The aptly named "Butterfly" is a welcome change of pace at this point. It floats like a. well, you know as Bennie's deep (and so fine) bass clarinet creates the beautiful melody that sings over the hypnotic, pulsating beat. He then delivers an exquisite soprano sax ride followed by Hancock's sly Rhodes piano and tasteful synthesizers. Before you realize it, though, the stealthy rhythm section escalates the number into double-time briefly before they all return to the original feel and reprise the soothing melody. It's a remarkable tune and my favorite cut on the album.

"Spank-A-Lee" wakes you up like a rude slap in the face as its furious tempo sets the mood for a prog funkathon that's hotter than Hades. They don't leave anything in the tank on this blistering track as Maupin's tenor saxophone blazes away over the Clark/Jackson inferno roiling below. Herbie and Bill do their best to keep things from flying asunder but you can tell that they're being relentlessly sucked into the cyclone like swimmers caught in a rip tide. Eventually the band eases off the gas to throttle down with some cool accents and kicks before gracefully landing the mother ship softly back on terra firma. This is one roller coaster ride that's not for the elderly or squeamish.

This assemblage of four extended tracks is a primo example of top-notch jazz/rock fusion music. For those who have yet to delve into this sometimes dizzying but exhilarating world (with a heavy dose of funk in this case) I don't hesitate to say that this album and its predecessor would be a wonderful place to begin. These funksters weren't fooling around.

Members reviews

Sean Trane
The logical musical continuity of Head Hunters still featuring The Headhunters (now a group), Thrust comes back with a better (IMHO, although I’m likely to be in a minority) album than HH with a slightly different line up, bringing Mike Clark (a white dude to be found later in Brand X as Collins’ replacement) to replace session drummer Harvey Mason. Whether Thrust came before or after Headhunter’s space funk album, is not clear to me, but I find this one more interesting; not because of the return of Springett on the artwork (actually I find it a little too pretentious), but because it tries to be more accessible and listener-friendly.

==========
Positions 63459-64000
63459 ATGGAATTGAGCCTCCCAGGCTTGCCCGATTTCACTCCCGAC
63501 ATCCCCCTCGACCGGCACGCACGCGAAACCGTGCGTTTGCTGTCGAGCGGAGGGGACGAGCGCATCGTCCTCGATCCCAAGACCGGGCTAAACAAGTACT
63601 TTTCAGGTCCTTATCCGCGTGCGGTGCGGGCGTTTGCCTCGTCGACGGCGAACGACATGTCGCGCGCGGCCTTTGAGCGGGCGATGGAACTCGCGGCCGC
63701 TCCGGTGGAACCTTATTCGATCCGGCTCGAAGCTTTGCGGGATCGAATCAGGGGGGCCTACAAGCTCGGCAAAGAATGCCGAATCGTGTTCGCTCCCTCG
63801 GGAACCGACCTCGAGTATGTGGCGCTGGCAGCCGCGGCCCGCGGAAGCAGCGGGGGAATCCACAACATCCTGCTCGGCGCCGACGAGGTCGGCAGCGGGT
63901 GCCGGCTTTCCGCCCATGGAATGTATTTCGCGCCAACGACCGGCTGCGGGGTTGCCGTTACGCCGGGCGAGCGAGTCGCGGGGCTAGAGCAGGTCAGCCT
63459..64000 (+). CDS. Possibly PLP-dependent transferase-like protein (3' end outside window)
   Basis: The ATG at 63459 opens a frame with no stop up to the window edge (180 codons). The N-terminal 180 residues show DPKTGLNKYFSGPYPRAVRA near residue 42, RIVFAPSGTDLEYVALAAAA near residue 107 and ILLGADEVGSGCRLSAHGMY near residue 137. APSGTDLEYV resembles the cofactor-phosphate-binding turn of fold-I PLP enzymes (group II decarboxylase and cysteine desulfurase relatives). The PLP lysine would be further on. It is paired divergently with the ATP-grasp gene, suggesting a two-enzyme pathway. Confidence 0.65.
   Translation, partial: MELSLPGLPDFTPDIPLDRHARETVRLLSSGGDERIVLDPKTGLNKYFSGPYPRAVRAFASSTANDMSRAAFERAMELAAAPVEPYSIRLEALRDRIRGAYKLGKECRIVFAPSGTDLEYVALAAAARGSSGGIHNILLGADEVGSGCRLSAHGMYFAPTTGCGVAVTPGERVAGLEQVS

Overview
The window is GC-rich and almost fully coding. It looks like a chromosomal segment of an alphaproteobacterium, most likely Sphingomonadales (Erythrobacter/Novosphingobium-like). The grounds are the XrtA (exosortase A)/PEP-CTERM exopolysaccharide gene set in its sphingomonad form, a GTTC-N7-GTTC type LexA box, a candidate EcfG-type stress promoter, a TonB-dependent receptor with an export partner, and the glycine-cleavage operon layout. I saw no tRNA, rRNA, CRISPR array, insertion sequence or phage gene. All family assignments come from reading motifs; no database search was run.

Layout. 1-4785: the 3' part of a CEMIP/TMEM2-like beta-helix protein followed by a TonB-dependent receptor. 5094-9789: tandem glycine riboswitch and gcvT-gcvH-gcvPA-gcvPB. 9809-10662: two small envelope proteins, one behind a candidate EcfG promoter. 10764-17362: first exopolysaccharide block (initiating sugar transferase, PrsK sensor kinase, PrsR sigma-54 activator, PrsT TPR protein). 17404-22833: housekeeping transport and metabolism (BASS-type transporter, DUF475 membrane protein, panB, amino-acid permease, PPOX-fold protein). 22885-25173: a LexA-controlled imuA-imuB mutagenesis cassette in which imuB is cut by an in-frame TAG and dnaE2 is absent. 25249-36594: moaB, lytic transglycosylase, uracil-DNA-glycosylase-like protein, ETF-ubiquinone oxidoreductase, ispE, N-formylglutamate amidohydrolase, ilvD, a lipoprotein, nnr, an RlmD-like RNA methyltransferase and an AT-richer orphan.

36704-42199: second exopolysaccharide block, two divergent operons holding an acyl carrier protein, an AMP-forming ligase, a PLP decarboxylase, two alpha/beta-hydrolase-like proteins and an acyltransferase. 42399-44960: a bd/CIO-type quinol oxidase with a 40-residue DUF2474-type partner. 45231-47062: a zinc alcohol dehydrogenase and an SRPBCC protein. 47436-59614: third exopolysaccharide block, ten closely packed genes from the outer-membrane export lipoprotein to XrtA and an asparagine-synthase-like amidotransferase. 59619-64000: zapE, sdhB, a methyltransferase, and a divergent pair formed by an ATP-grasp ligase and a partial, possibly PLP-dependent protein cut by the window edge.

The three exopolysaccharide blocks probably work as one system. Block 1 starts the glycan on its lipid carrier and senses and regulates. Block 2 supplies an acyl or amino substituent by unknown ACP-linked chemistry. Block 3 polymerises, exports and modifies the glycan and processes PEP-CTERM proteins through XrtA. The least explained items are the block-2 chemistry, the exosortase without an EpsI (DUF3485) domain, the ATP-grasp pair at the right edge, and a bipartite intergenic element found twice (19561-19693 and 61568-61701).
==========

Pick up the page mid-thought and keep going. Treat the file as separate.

Starting the same way HH did, but this time with the drummer instead of bassist Jackson, then having Summers intervening with all kinds of percussion instruments, Hancock is again using his clavinet to simulate the funky guitar. The 10-mins+ Palm Grease is an arrangement of a funk rhythm that Clark and Jackson had found at a concert warm up. Actual Proof is much calmer and not nearly as loud and Hancock borders dissonance in his improvisation, pushed as far as he could by his rhythm section.

The flipside starts on the Maupin/Hancock composition, but it sounds as if they’d encountered Brian Auger’s Oblivion Express on their path. The 11-mins Butterfly is a real joy to listen to especially when Maupin his wide array of wind instruments at the forefront. The closing ultra-funk Spank-A-Lee is another rhythm found by Clark, Jackson and Summers and it’s by far the loudest track on the album

Strangely enough, Thrust climbed to the same #13 spot on the Billboard and sold quite a bit, but it fails to get the recognition of HH, even though it’s probably more listener-friendly.
This is an excelent example of a great, yet not fantastic album.

After recording four-track "Headhunters" LP it seems that Hancock found a formula for successful album - compose a funky groove, add many electronic colorations and play some space solos. Don't get me wrong - it isn't bad! But you have to had brilliant compositions and interesting new ideas.

Unfortunately the "Thrust" LP is opened by a bit dull "Palm Grease". As a big fan of jazz-funk it's quite attractive to me to listen to 10-minutes exotic funk jam, but when I'm listen closer to it, I found there really nothing as interesting as on "Headhunters". It can as well last for 5 or 20 minutes!

Fortunately the second track is a KILLER! "Actual Proof" comes with one of the most inteligent and creative bass lines EVER! This track, in contrast to the first one, successfully cathes the idea I wrote about above. The jazz-funk drive is so gorgeus that Herbie managed to play almost every solos and we don't feel bored with it! Also Maupin turned from harsh sax to a gentle flute.

Third track is "Butterfly". It's good to notice how well it is built. And how well title matches the music. It begins with a sluggish trance theme, that somehow reminds a morning on a glade or a meadow. The music get thicker about 2:00, the rhyhtm is slowly speeding up and Maupin starts with soprano sax solo. After next 2 minutes track becomes more dense, Herbie begin his Fender solos and add some more Arp background and Clavinet about 7:00 what makes this whole Butterfly fly really fast!

Album ends with more funk-jazz oriented "Spank-A-Lee". But the fantastic theme wasn't filled up properly. Although it's full of brilliant, "fat" bass and synthesizer notes, great drums playing and you can listen to it endleslly, it really lacks something really gripping in the middle.

Still, "Thrust" is one of the classic jazz-funk albums that is absolutely worth hearing. However some synth-maniacs can be dissapointed that despite cover with keyboard-spaceship the LP isn't as cosmic and synth-oriented as it could be.